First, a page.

Our View | 15 Candidates, 3 Seats, and Tough Decisions
By Signal Editorial Board
Sunday, October 7th, 2018

By The Signal Editorial Board

Quick. Name as many candidates as you can for Santa Clarita City Council. You’ve got 30 seconds, and no fair peeking at the internet. Put your phone down.

Ready, go.

How many did you get? There are 15 in total, and unless you are the gadfly-est of gadflies, we submit that you’d be hard-pressed to name four or five.

And you’re voting in the Nov. 6 election, we assume.

This little experiment illustrates the fact that there is a flaw in the way our Santa Clarita City Council elections are structured. Of the 15 names on the ballot, competing for three seats, about half are unfamiliar to most Santa Clarita voters — even those who regularly read the news and try to follow candidate forums and become informed voters.

We witnessed it on Monday, as we hosted a City Council candidates forum, along with our co-sponsors SCVTV and KHTS. We recorded it on video and it will be made available on signalscv.com so all voters will have a chance to see it.

Of the 15 candidates, we had 13 in attendance. In a 90-minute forum, there was time for:

• Three rounds of questions that all candidates answered.

• Two rounds of questions in which each candidate answered a question drawn at random.

• A 2-minute closing statement from each candidate.

That’s just five questions and a closing from each candidate. Is that enough for anyone to really get to know them, including the relative newcomers who don’t have the advantage of being long-term incumbents, or having the benefit of massive financial support to help them get their word out?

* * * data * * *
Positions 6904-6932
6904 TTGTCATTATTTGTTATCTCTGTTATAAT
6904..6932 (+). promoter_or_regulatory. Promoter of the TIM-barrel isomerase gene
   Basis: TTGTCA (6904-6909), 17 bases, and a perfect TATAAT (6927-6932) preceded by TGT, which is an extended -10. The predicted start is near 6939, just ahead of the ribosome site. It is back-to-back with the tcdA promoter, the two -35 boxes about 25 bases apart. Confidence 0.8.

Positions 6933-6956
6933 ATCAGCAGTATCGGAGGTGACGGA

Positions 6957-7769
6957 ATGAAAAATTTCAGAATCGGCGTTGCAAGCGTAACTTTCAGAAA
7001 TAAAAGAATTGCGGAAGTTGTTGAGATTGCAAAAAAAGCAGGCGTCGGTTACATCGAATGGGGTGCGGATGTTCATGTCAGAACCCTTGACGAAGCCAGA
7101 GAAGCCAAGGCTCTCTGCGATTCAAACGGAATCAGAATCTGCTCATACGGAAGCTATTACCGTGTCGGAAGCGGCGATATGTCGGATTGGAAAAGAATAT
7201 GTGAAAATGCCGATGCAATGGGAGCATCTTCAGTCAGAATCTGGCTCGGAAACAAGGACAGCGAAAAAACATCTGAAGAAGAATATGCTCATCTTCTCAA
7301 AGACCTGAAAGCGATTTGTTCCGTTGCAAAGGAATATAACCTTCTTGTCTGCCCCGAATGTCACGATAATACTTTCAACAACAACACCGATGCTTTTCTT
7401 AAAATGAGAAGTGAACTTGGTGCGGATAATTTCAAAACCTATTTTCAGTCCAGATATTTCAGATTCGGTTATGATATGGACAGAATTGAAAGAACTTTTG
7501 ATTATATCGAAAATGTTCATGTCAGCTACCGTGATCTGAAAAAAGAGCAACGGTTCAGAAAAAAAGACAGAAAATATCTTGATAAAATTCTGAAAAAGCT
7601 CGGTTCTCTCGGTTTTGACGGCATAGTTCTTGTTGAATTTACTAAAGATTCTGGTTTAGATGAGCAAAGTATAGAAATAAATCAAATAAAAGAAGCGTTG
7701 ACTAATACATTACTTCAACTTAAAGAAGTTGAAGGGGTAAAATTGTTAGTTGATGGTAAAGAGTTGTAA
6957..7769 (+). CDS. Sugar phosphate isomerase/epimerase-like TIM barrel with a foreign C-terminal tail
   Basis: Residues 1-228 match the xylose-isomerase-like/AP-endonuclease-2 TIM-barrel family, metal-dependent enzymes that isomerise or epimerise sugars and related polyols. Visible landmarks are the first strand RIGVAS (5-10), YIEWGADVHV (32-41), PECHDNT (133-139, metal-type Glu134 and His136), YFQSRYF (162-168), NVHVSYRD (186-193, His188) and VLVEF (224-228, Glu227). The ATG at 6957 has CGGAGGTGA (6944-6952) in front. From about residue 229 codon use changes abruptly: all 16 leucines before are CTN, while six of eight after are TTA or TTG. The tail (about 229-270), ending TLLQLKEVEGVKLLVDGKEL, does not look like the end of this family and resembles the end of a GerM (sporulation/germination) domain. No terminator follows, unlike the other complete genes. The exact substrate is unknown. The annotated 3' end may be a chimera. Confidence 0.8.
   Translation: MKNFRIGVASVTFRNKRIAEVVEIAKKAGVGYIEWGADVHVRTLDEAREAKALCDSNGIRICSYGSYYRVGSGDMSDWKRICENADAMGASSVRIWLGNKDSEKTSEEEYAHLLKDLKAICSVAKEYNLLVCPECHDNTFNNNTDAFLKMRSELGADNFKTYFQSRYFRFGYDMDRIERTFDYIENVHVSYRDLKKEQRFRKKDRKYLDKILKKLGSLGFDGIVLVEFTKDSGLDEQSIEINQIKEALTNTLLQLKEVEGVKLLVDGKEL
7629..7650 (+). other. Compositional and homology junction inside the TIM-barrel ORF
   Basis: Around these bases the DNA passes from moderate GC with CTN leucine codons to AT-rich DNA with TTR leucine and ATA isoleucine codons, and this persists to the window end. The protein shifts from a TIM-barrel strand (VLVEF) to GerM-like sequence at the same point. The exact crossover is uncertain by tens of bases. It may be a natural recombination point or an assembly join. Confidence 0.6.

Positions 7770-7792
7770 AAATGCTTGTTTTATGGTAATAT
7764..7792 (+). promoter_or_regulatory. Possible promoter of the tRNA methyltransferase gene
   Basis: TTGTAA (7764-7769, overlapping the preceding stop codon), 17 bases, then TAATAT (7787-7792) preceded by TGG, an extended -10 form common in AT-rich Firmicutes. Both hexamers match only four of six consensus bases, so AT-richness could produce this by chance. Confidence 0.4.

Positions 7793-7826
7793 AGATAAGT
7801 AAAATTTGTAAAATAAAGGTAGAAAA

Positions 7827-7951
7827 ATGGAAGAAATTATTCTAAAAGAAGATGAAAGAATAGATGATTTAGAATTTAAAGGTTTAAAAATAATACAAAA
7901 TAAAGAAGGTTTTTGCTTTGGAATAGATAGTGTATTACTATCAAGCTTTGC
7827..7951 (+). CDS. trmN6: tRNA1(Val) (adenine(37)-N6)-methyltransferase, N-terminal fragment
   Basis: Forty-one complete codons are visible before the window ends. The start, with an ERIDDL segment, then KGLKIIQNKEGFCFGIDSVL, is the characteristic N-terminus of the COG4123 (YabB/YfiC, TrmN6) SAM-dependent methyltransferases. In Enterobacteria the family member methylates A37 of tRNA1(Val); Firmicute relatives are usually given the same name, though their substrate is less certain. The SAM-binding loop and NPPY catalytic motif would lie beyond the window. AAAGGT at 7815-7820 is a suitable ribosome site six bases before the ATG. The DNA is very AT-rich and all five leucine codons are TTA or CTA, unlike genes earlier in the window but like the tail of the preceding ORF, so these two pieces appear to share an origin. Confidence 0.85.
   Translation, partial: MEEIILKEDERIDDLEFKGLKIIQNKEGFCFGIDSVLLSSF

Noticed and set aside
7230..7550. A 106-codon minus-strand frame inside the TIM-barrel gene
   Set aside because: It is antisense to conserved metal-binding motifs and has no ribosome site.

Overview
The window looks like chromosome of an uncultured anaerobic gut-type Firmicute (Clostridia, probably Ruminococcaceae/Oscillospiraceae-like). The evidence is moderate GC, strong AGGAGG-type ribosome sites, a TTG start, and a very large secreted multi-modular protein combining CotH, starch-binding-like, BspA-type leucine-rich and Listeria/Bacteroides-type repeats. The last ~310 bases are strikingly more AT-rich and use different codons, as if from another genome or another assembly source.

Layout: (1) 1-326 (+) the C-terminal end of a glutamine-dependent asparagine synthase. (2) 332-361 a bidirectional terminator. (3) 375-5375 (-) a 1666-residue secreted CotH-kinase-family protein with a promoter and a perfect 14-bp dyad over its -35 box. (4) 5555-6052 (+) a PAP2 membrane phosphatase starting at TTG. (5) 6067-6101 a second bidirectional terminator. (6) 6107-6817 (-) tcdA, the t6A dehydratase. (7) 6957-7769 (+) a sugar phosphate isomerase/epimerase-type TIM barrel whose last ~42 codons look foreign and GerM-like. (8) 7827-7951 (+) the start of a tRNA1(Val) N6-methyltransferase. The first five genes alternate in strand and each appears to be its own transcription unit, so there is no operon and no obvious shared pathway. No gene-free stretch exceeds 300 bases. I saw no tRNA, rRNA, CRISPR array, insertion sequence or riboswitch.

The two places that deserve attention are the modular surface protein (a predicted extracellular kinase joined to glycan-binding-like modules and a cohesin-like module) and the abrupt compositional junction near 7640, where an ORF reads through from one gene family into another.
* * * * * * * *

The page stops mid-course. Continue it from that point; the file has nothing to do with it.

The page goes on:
Really, no. Admittedly, this was not the only council candidates forum. By Nov. 6, the group — plus or minus a participant or two — will have gathered at least three or four times. So, this wasn’t your only opportunity to get to know them.

But, in all seriousness, how well will you know them by the time you vote?

It’s fair to say the field can be broken down into several groups:

1) The incumbents, who essentially start the race with a rather significant head start.

2) The serious challengers, who may have done some fundraising and have some other key ingredients, like name recognition from previous public service or support from local political activist organizations.

3) Those who, try as they might, are destined to be also-rans because they lack the backing and/or the ability to capture the imagination of the voting public.

With a crowded field such as this, it’s challenging for the average voter to become informed well enough about the positions, skills and experiences of each candidate to make a well-reasoned, well-thought-out choice. We hope voters are paying attention, and we are going to continue providing information and profiles of the candidates between now and the election.

However, we’ve come to conclude that change may be in order when it comes to the way our City Council representatives are selected.

What might that change be?